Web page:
What a sensational start it turned out to be for India, and earlier for England, in the Hero Honda hockey world Cup at the Dhyan Chand Stadium on Sunday.
Amidst the glorious ambience surcharged with emotion and a packed gathering in full throated support for the home team, India, displaying a rare show of vibrancy, vigour and variegated patterns, held Pakistan in a thrall to chalk out a 4-1 victory in Pool B.
The win brought the team members and support staff a reward of Rs. one lakh from the IOA president Suresh Kalmadi.
Earlier, England sunk Aussie hopes in a pulsating tussle for a 3-2 win while Spain struggled to beat South Africa by four goals to two.
India's dominance in the first half was absolute. Almost every layer performed with palpable efficiency. To pick one or two could well be taken as invidious.
The link between the layers was impressive as was the individual work. Both the midfielders,Vikram Pillay and Arjun Halappa, proved a tower of strength as did Gurbaj inside the circle. The confidence with which Gurbaj managed to smother the few Pakistani attacks stood out.
Rajpal Singh and Prabhjot Singh burst into attack repeatedly with Sardar Singh and Guvinder Singh Chandi as able allies. The attack was fluent, ferocious and functional in forcing the rival defenders to slip into errors repeatedly.
The first thrill emerged when a brilliant shot by Tushar Khandekar unsettled the usually unflappable Salman Akbar. The pressure on the Pakistani defenders was palpable.
A withering penalty corner by Diwakar Ram was stopped well by Akbar but midway through India surged into the lead. A fluent penalty corner drive by Sandeep Singh was stopped by Akbar and Shivendra Singh hit the target.
Sandeep slots two
Almost near half time India earned another penalty corner from a referral when only five seconds remained.
Sandeep Singh produced a glorious ground shot to give India the second goal.
Immediately after resumption Chandi wove his way down the line and crossed which prompted a scrimmage that culminated in Prabjhot slotting the third. Man of the match Sandeep added one more to the tally with his second strike
Pakistan had one penalty corner in the first half but Sohail's shot hit the cross piece and bumped into play. In the second half an attempt by Akhtar Ali went over the post. Sohail's second penalty corner hit the cross-piece again and sailed out. But late in the match, the Pakistani ace pumped in a fluent one leaving Sreejesh, whom coach Brasa preferred for this tie, clueless.
The Pakistani attack built up intense pressure and a penalty corner drive by Sohail was well saved by Sreejesh.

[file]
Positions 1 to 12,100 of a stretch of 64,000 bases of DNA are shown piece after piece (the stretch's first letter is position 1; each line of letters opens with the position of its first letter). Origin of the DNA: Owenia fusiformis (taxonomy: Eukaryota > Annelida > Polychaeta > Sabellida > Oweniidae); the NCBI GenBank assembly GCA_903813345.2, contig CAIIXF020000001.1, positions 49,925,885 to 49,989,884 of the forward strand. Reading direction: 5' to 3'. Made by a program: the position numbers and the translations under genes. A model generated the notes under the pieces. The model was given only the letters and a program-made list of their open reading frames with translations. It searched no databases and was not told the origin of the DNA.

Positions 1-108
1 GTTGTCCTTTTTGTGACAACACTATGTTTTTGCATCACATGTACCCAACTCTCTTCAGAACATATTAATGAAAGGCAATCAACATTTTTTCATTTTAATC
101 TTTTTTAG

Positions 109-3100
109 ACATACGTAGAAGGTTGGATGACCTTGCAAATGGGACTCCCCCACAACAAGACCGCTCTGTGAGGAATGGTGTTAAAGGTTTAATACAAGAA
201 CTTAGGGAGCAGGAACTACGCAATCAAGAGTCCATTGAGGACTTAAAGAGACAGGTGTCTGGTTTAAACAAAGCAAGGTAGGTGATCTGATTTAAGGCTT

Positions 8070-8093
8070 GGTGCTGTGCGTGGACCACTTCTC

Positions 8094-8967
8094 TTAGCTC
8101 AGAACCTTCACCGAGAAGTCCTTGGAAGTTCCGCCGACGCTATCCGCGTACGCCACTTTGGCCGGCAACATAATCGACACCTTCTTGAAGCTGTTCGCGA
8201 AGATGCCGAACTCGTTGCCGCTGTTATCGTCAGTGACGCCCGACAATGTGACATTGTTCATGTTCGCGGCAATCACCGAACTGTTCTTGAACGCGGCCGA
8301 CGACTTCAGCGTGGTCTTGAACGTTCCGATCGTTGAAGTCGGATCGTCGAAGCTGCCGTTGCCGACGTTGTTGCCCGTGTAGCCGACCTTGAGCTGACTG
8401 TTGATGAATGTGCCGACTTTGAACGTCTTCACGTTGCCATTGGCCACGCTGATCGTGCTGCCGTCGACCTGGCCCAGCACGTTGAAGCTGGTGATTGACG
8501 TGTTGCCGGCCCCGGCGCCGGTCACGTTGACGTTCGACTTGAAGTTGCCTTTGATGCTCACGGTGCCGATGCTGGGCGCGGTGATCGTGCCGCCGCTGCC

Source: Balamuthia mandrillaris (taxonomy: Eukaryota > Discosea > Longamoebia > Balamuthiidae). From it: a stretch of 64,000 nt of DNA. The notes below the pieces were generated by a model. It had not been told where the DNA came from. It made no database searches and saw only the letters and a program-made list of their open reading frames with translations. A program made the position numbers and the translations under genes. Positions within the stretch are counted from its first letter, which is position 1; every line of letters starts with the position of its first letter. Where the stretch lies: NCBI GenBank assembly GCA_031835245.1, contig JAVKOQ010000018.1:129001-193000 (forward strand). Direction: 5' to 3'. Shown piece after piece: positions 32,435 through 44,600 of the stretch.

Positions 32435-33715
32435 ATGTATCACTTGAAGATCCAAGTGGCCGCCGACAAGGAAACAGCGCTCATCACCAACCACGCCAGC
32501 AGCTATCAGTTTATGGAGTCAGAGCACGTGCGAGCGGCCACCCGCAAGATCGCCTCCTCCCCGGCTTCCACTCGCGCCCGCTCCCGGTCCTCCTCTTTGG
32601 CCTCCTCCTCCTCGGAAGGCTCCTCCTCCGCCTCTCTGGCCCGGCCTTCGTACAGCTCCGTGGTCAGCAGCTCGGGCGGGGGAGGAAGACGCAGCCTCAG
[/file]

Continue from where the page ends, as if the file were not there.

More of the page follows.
Earlier, England's morale was sustained largely by the outstanding work under the bar by James Fair. Intrepid, imaginative and exceedingly agile, Fair was a picture of confidence, effecting saves from the direct and indirect attempts in penalty corners with beaming nonchalance.
The Aussies, who forced 13 penalty corners, tried every mode that a coach like Charlesworth could conceive but nothing could disturb the composure of the English custodian. The Aussies went ahead first after being unsuccessful with four penalty corners in 20 minutes from a stroke. A stick check on Jaime Dwyer resulted in a stroke and he converted without a fuss.
Brace by Tindall
But European champion England picked up pace, precision and perfect understanding to subdue the Aussie defence. Ashley Jackson flicked in a flawless penalty corner and James Tindall smashed the ball into the boards without a semblance of resistance.
Tindall struck again after a sinuous run. The ball hit the post and rolled back. He tapped it on the run again.
The Aussies stepped up the pressure in the last quarter and managed to constrict the margin with a goal by Dwyer when four minutes remained from the whistle.
Earlier, if the expectation was a veneer of hockey of excellence in the opening encounter it did not come through. Spain had to strive hard, bordering on the laborious, to outsmart a more aggressive and athletic South Africa. The margin gives an exaggerated look of Spain's performance in Pool B.
The first referral of the championship came when South Africans questioned the goal by Rodrigo Garza. The third umpire confirmed the goal.
The only enervating moment for Spain came in the final minutes when Pan Quemada produced a stunner of a flick into the net.
Another notable event surfaced in the 20th minute when the Irish umpire, Coil Hutchinson, pulled a muscle and was substituted by the Malaysia's Amartjit Singh.
Pool B: Spain 4 (Roc Oliva, David Alagre, Rodrigo Grza, Pan Quemada) bt South Africa 2 (Julian Hykes, Ian Hayley). HT 2-2.
England 3 (Ashley Jackson, James Tindall 2) bt Australia 2 (Jaime Dwyer 2). HT 2-1.
India 4 (Shivendra Singh, Sandeep Singh 2, Prabhjot Singh) bt Pakistan 1 (Sohail Abbas). HT 2-0.
New Zealand v Canada (4.35 p.m.); Germany v Korea (6.35 p.m.); Netherlands v Argentina (8.35 p.m.).